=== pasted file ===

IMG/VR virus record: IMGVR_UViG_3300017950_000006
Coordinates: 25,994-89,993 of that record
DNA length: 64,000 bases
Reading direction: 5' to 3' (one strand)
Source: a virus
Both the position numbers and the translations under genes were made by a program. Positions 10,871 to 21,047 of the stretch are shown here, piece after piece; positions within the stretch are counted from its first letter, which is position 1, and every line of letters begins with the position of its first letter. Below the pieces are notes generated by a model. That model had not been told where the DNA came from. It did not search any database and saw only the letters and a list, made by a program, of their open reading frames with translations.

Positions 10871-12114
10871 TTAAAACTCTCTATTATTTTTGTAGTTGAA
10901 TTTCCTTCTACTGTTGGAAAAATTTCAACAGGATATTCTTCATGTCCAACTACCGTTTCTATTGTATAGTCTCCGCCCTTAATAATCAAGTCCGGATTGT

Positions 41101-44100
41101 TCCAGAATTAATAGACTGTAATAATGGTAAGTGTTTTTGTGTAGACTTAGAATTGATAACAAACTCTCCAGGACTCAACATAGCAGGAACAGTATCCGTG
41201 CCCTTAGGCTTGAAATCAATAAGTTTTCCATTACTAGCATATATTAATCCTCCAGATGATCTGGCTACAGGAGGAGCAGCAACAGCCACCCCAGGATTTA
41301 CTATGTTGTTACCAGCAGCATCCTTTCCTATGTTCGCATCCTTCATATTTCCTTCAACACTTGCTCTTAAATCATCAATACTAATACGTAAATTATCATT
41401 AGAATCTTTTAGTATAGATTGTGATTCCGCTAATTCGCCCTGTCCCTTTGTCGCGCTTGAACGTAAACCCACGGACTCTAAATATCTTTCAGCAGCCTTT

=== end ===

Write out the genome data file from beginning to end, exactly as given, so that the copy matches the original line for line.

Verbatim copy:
IMG/VR virus record: IMGVR_UViG_3300017950_000006
Coordinates: 25,994-89,993 of that record
DNA length: 64,000 bases
Reading direction: 5' to 3' (one strand)
Source: a virus
Both the position numbers and the translations under genes were made by a program. Positions 10,871 to 21,047 of the stretch are shown here, piece after piece; positions within the stretch are counted from its first letter, which is position 1, and every line of letters begins with the position of its first letter. Below the pieces are notes generated by a model. That model had not been told where the DNA came from. It did not search any database and saw only the letters and a list, made by a program, of their open reading frames with translations.

Positions 10871-12114
10871 TTAAAACTCTCTATTATTTTTGTAGTTGAA
10901 TTTCCTTCTACTGTTGGAAAAATTTCAACAGGATATTCTTCATGTCCAACTACCGTTTCTATTGTATAGTCTCCGCCCTTAATAATCAAGTCCGGATTGT

Positions 41101-44100
41101 TCCAGAATTAATAGACTGTAATAATGGTAAGTGTTTTTGTGTAGACTTAGAATTGATAACAAACTCTCCAGGACTCAACATAGCAGGAACAGTATCCGTG
41201 CCCTTAGGCTTGAAATCAATAAGTTTTCCATTACTAGCATATATTAATCCTCCAGATGATCTGGCTACAGGAGGAGCAGCAACAGCCACCCCAGGATTTA
41301 CTATGTTGTTACCAGCAGCATCCTTTCCTATGTTCGCATCCTTCATATTTCCTTCAACACTTGCTCTTAAATCATCAATACTAATACGTAAATTATCATT
41401 AGAATCTTTTAGTATAGATTGTGATTCCGCTAATTCGCCCTGTCCCTTTGTCGCGCTTGAACGTAAACCCACGGACTCTAAATATCTTTCAGCAGCCTTT